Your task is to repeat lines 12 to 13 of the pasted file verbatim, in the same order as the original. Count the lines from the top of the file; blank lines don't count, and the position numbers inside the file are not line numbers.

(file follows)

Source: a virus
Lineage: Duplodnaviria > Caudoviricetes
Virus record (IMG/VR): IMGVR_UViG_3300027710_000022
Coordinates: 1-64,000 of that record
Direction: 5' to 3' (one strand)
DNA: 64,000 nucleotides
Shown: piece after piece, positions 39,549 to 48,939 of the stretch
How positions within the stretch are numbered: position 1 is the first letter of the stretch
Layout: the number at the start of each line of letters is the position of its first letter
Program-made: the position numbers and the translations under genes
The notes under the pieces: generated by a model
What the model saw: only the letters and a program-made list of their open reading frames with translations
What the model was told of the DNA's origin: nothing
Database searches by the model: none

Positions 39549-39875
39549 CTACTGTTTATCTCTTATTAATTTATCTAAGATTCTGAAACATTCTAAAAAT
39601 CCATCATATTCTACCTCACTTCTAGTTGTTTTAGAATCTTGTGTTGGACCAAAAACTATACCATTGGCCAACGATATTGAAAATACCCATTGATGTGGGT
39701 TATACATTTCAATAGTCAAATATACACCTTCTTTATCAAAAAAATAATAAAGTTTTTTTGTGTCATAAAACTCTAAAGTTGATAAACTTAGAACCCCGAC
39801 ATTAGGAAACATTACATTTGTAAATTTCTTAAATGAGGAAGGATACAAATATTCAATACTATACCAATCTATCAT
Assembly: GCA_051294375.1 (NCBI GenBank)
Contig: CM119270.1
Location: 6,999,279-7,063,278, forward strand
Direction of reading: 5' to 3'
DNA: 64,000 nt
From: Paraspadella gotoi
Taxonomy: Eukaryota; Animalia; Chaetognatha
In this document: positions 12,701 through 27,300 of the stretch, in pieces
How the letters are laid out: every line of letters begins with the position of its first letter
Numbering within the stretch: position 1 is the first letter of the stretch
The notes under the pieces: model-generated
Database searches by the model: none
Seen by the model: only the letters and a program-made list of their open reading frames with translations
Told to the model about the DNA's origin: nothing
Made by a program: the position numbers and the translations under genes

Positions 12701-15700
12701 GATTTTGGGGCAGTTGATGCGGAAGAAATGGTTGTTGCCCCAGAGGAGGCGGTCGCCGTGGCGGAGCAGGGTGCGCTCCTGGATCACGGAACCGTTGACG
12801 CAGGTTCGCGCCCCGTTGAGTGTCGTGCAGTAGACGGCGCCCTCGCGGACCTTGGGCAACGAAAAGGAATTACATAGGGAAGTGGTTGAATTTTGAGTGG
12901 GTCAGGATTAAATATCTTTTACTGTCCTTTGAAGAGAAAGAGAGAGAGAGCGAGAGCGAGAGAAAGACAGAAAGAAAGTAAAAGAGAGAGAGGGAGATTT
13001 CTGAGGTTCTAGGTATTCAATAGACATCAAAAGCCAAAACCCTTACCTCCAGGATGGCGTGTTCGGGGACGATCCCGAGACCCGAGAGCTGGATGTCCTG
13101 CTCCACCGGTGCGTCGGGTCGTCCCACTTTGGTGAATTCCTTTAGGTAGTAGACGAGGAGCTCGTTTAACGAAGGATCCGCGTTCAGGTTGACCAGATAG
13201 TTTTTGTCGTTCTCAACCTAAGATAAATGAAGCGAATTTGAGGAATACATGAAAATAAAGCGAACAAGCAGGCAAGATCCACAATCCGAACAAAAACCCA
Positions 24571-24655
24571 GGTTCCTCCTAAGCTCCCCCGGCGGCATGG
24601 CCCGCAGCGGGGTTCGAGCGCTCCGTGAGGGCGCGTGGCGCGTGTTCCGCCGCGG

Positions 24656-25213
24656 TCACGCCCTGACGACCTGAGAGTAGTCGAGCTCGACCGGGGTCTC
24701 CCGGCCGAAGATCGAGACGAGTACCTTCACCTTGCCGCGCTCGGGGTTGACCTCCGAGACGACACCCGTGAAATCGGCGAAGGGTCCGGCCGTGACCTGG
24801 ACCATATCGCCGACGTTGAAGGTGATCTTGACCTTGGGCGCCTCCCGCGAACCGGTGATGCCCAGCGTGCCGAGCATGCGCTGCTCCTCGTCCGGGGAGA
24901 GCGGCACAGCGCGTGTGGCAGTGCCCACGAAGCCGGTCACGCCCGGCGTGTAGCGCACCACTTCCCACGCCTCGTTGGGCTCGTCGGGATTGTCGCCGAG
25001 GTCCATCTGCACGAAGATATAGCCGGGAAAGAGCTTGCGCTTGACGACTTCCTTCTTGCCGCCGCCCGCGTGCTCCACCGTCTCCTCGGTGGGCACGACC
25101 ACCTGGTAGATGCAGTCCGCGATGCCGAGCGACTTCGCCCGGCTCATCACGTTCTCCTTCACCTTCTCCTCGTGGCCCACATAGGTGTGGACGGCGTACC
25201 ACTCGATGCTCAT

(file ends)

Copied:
What the model saw: only the letters and a program-made list of their open reading frames with translations
What the model was told of the DNA's origin: nothing